He likes hitting the open road on his 1981 customized Harley Davidson Lowrider, which is featured on the cover of his latest effort.

Halford shares the love of bikes with riders like me, who nod in agreement when he says "it's a moment of freedom and a part of rock and roll."

Halford also spends his time on the Internet and feels that it is a tool which musicians should employ to their advantage.

"I encourage all bands to get a Web site," says Halford.

He explains that they should take the time to post photos and their bios because this is one of the ways A&R searches for new talent. He even has a site of his own, www.RobHalford.com, which is pretty cool. You can also find some information about Halford at www.metalis.com.

Halford is strikingly literate when you speak with him. I am surprised when he admits that he hasn't attended college, but I soon discover his secret.

"I love literature," says Halford. "It's useful for lyricists and also good for the brain. I encourage everyone to pick  up a book and read."

Rob HalfordCurrently, he's reading "The Boys" by Martin Gilbert. The book is a selection of personal stories from World War II concentration camp survivors. Halford says that it's a hard read because, at times, it can be overwhelming and very emotional. He likes to read non-fiction and historical stories, interspersed with occasional "fluff," such as Stephen King.

After a long discussion of literature, we get back to music. Halford says that he thinks the diversity of the music scene is a good thing.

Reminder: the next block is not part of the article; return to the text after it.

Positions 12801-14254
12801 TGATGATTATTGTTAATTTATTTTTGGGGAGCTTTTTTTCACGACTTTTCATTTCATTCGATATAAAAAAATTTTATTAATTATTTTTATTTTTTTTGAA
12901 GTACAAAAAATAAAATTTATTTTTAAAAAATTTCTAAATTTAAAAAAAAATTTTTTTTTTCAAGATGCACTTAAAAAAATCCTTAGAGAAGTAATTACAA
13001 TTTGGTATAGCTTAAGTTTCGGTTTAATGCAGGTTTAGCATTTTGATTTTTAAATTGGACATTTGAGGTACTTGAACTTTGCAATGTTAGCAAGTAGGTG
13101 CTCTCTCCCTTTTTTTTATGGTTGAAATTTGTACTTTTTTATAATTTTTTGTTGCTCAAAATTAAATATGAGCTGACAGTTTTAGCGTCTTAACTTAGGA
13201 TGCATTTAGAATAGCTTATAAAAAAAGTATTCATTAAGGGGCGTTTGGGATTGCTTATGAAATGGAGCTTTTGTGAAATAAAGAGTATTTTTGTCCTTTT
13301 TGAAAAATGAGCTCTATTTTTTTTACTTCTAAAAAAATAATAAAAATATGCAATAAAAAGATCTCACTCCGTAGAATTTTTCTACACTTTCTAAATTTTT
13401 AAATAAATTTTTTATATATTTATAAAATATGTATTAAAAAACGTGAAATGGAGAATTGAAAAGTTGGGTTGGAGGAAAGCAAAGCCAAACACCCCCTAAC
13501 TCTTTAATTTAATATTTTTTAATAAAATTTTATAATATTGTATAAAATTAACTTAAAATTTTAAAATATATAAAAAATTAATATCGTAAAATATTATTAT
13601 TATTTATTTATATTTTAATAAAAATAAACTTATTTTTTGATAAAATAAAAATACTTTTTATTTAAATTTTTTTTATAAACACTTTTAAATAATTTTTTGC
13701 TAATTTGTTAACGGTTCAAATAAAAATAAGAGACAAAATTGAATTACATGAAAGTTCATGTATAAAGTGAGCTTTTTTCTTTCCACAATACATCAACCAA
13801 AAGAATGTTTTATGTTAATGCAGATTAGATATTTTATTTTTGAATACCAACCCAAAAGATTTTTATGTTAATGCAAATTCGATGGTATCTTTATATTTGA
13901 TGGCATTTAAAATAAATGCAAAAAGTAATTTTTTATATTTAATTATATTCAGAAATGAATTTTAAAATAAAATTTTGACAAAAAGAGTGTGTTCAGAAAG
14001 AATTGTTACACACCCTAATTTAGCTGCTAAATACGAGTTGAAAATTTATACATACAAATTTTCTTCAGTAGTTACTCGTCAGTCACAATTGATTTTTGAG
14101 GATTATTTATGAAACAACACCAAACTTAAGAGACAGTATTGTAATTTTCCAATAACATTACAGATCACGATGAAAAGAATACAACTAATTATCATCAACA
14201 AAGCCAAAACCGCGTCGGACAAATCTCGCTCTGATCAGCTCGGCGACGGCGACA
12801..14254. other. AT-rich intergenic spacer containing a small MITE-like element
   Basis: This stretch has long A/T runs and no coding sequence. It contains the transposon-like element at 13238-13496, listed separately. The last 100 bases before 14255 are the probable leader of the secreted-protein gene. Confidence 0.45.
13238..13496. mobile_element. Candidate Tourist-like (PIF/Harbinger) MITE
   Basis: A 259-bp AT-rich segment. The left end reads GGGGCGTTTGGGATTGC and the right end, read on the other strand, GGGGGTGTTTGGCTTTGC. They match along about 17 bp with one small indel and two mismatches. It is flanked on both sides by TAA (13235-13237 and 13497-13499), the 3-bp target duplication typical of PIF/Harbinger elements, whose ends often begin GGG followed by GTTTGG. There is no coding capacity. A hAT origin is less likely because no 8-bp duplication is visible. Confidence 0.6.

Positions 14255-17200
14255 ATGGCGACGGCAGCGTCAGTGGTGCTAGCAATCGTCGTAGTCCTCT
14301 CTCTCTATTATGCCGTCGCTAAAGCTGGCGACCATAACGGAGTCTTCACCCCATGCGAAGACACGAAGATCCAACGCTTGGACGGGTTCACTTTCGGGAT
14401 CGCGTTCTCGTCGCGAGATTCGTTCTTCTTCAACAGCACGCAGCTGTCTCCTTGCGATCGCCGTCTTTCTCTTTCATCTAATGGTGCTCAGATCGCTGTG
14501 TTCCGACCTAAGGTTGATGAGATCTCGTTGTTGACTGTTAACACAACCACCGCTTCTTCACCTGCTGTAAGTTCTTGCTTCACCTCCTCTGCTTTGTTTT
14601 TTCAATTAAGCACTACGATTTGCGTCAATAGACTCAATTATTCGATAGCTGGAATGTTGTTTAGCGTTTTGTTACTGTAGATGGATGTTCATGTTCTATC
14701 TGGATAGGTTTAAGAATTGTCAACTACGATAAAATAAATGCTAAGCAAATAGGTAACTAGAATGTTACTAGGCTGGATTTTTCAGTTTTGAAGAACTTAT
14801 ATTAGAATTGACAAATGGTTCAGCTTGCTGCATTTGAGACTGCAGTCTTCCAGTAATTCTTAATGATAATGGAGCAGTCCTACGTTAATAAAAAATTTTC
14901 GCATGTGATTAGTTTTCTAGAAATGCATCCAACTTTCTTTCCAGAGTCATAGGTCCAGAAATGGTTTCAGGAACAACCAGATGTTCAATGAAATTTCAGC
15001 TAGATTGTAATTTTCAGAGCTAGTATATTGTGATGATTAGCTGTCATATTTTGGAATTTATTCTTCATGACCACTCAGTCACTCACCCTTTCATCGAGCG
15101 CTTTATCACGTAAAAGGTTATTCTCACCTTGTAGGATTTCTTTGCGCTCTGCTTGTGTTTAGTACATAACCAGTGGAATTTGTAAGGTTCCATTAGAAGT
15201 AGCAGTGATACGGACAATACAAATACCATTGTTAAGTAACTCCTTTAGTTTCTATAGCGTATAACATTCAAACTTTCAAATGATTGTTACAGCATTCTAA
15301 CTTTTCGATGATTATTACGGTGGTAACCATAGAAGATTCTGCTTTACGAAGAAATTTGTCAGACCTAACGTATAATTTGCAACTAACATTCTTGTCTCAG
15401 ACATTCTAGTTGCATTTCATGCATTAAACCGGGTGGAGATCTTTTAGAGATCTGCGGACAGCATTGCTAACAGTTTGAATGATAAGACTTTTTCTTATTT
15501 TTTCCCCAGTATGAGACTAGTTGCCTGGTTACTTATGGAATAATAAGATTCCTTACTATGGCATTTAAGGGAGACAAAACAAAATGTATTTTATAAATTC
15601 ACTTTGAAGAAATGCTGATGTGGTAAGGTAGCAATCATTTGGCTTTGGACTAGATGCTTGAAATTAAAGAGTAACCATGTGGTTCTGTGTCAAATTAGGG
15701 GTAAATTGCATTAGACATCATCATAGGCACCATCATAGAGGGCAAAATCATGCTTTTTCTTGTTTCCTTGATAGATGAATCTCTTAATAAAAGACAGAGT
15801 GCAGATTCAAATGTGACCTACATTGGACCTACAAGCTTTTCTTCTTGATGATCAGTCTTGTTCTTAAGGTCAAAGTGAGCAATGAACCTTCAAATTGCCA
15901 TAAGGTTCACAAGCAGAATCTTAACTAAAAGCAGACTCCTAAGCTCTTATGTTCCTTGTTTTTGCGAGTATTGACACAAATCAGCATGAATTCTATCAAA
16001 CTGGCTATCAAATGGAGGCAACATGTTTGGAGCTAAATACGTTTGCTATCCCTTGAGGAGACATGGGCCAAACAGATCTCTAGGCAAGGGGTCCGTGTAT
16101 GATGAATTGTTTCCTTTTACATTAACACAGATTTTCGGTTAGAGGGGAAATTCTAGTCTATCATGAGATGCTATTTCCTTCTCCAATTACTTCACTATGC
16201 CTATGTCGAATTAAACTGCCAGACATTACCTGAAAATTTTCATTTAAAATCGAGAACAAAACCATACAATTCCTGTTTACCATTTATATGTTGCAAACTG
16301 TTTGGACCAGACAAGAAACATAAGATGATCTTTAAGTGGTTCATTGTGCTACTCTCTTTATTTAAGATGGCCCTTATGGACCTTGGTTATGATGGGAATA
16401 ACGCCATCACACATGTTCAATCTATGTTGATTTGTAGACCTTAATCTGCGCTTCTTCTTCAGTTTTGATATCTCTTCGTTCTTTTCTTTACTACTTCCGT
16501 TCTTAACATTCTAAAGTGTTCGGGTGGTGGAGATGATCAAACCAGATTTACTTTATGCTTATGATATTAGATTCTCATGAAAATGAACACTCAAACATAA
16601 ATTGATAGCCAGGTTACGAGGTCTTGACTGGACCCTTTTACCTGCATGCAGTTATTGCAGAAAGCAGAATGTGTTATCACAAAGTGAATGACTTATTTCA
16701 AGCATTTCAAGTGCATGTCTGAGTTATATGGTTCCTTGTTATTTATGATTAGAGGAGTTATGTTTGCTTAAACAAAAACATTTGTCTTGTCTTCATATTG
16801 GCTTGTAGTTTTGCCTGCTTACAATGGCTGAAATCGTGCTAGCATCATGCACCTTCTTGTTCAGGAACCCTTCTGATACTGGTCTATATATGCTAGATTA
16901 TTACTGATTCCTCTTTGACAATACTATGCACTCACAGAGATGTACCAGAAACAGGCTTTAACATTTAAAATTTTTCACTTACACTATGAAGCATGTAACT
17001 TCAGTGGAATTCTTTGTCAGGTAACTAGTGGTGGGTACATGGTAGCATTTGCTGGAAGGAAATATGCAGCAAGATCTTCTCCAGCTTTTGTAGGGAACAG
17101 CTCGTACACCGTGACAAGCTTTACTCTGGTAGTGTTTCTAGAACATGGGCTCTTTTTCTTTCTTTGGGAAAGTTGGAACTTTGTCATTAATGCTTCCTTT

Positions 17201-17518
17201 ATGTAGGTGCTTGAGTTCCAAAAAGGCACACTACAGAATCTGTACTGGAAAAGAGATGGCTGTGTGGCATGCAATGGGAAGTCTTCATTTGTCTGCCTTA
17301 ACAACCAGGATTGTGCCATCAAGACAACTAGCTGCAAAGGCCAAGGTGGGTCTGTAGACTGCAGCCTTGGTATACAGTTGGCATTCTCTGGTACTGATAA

"I've been around so long and experience so much," Halford says. "At the end of the day, music is about deriving pleasure; it's all good."

For aspiring artists, Halford has some sound advice, "Keep it simple, have the best time you can and go for your dreams."

He continues, stating that "fame vanishes quickly. Keep a day job and persevere; show originality."

Halford went for his dreams and has had tremendous staying-power. I ask him to what he attributes his  success.

"It's remarkable," smiles Halford. "I don't want to know what it is or question it."

Halford will be on tour through spring and then back in the studio in February-April 2001 and hitting the road again by 2002. Sometime in there he will also perform at the Summerfest in Europe. But he loves being out on the road, "It's the best part of it for me; the most fulfilling."

He also finds it "incredibly rewarding" that metal is coming back. Between you and me, did it ever really go away? Either way, we can all sleep soundly tonight, because, as Halford so aptly puts it, "The good stuff's here now."

After writing this story, I had the opportunity to meet Halford backstage after his performance at the Verizon Wireless Amphitheatre in Irvine, California. It was an awesome show where his voice hit notes that left you stunned. He was relaxed in jeans and a tank top, greeting me with sincere warmth and, true to his words, the Metal God was a quiet, sweet man who conducted himself very professionally.  I had brought him a book, "The Pessimist's Guide to History," which put a smile on his face and we chatted a few minutes about motorcycles and music. I think I have learned one more small secret about this premier vocalist-- he is a real person first.